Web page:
New Minnesota Guideline Requires Students to Quarantine 2 Weeks Even with Negative COVID Test
JT Thaden | Sep 14, 2020 AT 10:31 pm
ST. PAUL (KDLM) - A new Minnesota guideline for students requires children who have been exposed to someone who has tested positive for the virus to quarantine for 2 weeks, longer than the isolation required of a child who has tested positive for COVID-19.
The new guidance from the Minnesota Department of Health indicates that students who have tested positive for COVID-19 must stay at home and stay away from others in the home for 10 days (isolation), counting from the day after they were tested.
Children who have close contact with someone with COVID-19 must stay home for at least 14 days (quarantine). They must stay home even if they do not have symptoms of COVID-19.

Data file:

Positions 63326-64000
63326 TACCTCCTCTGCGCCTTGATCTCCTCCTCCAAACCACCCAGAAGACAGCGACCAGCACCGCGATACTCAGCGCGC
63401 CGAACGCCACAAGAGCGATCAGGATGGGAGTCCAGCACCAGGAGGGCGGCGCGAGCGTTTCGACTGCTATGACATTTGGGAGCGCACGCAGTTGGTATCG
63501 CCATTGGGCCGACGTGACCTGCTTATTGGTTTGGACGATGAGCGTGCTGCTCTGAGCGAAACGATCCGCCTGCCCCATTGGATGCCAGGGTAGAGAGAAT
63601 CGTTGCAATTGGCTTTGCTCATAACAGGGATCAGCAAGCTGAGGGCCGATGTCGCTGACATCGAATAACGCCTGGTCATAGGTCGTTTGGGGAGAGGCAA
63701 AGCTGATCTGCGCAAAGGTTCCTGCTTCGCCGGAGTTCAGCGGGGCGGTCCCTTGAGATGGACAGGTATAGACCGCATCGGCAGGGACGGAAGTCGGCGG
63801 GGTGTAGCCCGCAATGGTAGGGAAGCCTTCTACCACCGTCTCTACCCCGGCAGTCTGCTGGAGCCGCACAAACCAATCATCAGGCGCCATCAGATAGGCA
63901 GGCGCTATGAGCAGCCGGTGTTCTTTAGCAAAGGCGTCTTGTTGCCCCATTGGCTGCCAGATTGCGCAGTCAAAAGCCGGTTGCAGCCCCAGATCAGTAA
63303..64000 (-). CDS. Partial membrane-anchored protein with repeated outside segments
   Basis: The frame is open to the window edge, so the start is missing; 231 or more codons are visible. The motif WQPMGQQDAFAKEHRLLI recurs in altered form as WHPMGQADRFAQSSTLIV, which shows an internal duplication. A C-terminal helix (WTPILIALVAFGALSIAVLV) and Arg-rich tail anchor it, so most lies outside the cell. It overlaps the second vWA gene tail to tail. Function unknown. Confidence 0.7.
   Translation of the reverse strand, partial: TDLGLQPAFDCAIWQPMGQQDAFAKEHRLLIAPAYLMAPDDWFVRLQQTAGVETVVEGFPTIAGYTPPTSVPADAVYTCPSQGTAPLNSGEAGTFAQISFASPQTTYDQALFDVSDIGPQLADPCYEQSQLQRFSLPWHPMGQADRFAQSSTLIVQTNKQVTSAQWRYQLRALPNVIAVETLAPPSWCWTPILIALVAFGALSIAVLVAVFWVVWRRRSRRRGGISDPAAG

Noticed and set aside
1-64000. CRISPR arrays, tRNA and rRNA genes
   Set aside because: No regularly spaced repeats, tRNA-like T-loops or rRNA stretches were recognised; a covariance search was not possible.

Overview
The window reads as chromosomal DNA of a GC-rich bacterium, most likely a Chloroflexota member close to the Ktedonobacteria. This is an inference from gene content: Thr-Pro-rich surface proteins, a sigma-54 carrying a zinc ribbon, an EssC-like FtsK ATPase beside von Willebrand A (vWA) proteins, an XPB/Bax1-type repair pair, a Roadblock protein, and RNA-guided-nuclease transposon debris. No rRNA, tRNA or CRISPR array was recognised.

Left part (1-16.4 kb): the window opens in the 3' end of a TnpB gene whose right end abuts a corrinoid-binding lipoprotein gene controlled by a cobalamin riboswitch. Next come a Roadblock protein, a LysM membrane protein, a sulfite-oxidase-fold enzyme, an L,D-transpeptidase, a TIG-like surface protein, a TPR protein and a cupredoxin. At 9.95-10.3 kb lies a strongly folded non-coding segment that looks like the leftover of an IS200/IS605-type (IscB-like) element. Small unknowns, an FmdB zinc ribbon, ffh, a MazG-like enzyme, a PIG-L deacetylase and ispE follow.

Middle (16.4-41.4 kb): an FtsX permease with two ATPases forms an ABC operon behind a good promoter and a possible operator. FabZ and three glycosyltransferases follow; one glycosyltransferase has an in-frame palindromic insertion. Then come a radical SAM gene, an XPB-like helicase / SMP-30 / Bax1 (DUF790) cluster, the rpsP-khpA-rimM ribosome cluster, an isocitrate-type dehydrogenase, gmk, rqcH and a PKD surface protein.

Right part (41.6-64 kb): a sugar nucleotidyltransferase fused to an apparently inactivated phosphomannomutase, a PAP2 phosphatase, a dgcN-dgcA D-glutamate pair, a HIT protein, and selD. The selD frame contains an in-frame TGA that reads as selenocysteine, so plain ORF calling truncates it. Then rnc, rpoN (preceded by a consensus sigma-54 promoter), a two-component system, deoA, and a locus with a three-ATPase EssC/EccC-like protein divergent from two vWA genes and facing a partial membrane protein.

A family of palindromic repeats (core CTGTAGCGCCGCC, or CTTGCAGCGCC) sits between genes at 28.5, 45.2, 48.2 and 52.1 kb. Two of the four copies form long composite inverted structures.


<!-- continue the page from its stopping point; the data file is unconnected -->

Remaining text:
The Minnesota Department of Health says children must quarantine for 14 days even with a negative test for COVID-19 "because they could develop COVID-19 for up to 14 days."
"We need all families to take this guidance seriously," said Kris Ehresmann Minnesota Department of Health Infectious Disease Expert during a state briefing Monday, Sept. 14.
Minnesota has had a total of 84,949 positive COVID cases since testing begin in the state in early March of 2020 which equates to just over 1.5% of the total population (5.64 million according to the U.S. Census Bureau) in the state.
To date 1,922 Minnesotans have died of the virus which equates to .03% of the state's total population. 1,147 of those deaths were Minnesotans that were 80 years of age or older. A CDC study from 2017 indicates the U.S. life expectancy to be 78.6 years, a more current study from late 2019 from the Institute for Health Metrics and Evaluations suggest Minnesotan's have the third highest life expectancy of 80.7 years.